There’s a not-too-quiet rivalry brewing between Square and PayPal over offline payments, and this week saw the unofficial opening of an important new theater: the SMB point of sale (POS). It’s perhaps the stickiest problem for both companies to solve in order to make payments work, and their respective announcements demonstrate a strategic schism similar to what we’ve seen previously in the evolution of desktop computers and mobile phones.
So let’s quickly review the products, which each company announced this week. In Square’s corner, there’s a well-styled iPad stand with an attached credit card reader meant to accompany the company’s existing POS application. In PayPal’s, an offer to provide free credit card processing for any merchant who trades in their existing register for a cloud-based POS system built by a select group of partners.
The big shift at play here is that we’re no longer talking about the dongle-wielding flea marketers, for whom credit card acceptance and POS systems were newfangled concepts before these devices. Instead, this week was about moving upstream to serve the higher end of the SMB market, says Mary Monahan, a senior analyst at the strategy and consulting house Javelin Research.
“They started out with simple mobile POS systems for smartphones [in dongles], and now they’re going after these higher-end markets,” says Monahan. “And as they continue to go up, they have to bring out more and more services in order to meet the needs of these higher-end consumers.”
The move upstream comes with a number of challenges. As Monahan points out, it necessitates the addition of other services like inventory and employee management, as well of a host of vertical-specific services as well. And as the depth and complexity of the offerings expand, the POS providers are on the hook for customer service and other support.
Compounding the iPad POS’s more complex feature set, it’s also a harder sell. Unlike the dongle market, the small business owner who would buy an iPad POS product likely already accepts payments, and has entrenched back-office processes in place that typically center on a legacy POS system. That means the switching costs are higher and the immediate value a business owner sees from an ePOS is incremental. The long-term value of an ePOS systems is still nascent, and the immediate value — cheaper transaction processing from Square and PayPal (without a discount) — is marginal.
Open vs. Closed
The gist of PayPal’s and Square’s long-term aspirations is fairly clear: create a two-sided network with a consumer-facing mobile wallet on one end and a merchant processing network on the other, creating a system that gives them control over the entire payment stack. Once that network is intact, the companies can build a number of other services on top of a consumer’s purchase activity.
However, those ancillary features — namely, advertising, loyalty, fulfillment services — require a cloud-based piece of software to sit at the point of sale to not only manage the transaction, but also to work as an operating system bridging the multiple programs a business runs. It’s in this connectedness (the ability to track a consumer from an ad impression on a mobile device to a purchase made in-store, and then use that data to inform a loyalty campaign later on) where ePOS systems will eventually offer the most value to businesses.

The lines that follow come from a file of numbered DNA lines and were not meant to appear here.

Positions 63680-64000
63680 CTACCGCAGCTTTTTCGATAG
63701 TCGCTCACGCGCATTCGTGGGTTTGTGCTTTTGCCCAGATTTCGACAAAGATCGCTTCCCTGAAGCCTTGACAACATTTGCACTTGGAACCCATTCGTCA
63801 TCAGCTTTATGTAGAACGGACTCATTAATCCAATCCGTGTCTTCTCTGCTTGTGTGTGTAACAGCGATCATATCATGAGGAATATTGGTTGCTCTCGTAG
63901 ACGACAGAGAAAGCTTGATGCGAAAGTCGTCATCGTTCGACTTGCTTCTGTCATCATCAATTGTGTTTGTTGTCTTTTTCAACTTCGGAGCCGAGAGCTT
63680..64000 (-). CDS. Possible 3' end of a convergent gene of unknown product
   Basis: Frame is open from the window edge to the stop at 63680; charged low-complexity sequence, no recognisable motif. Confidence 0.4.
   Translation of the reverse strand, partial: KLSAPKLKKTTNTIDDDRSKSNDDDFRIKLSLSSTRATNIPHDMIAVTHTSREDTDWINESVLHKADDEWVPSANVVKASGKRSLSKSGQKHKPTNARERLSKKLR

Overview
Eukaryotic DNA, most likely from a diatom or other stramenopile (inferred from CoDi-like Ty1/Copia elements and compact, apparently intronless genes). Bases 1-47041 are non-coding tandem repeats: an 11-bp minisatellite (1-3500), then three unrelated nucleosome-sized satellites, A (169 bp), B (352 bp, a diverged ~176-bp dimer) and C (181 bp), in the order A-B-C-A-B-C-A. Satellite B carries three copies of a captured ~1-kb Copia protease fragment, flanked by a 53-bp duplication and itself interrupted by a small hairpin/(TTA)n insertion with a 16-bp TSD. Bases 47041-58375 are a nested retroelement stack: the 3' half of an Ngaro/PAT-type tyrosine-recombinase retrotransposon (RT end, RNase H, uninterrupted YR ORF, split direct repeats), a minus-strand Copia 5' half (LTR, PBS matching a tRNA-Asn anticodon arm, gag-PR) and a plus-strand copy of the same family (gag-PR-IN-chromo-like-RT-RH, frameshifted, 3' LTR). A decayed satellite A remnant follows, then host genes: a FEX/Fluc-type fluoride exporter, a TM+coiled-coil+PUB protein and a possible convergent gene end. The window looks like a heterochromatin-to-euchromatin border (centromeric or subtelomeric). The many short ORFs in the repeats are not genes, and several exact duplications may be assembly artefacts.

The question facing PayPal and Square is how to expedite the adoption of these ePOS systems by merchants in order to accelerate the use of their payment services. PayPal has taken a decidedly open approach, partnering with a number of young, ePOS startups like Shopkeep and Leaf and then adding free year of payment processing for merchants who adopt these programs. Square, on the other hand, has chosen to sell its own POS product, subsidizing the cost of processing other credit cards with an extremely low rate.
“Payment plays are big number games. They have to get a lot of consumers and a lot of merchants on board to get it to pan out,” says Monahan. “That’s why you’re seeing free, no-interchange offers. But as the market matures, some of the offers are going to change. It’s the typical cycle of a new market.”
A familiar analogy
The open vs. closed debate is a familiar story in the technology industry, a cornerstone of Apple’s battles with Microsoft, or, more recently, Android. It’s an analogy that Aron Schwarzkopf, the founder of Leaf, one of the tablet POS systems with which PayPal has partnered, uses in thinking about the POS and payments market.
“Microsoft was able to grow a lot faster because it partnered with so many people. but of course it sacrifice the end experience, because they couldn’t control everyone,” says Schwarzkopf. “Square will always have a beautiful product with deep control over the end-to-end experience, but will they be siloed to be the small player to have this experience.”
It’s unclear whether Square plans to open its point-of-sale system up to other developers, but given the breadth and complexity of services needed to compete in multiple verticals, tying its payment product to its POS services might limit its scale, particularly as it moves upstream.
Steven Jacobs is deputy editor at Street Fight.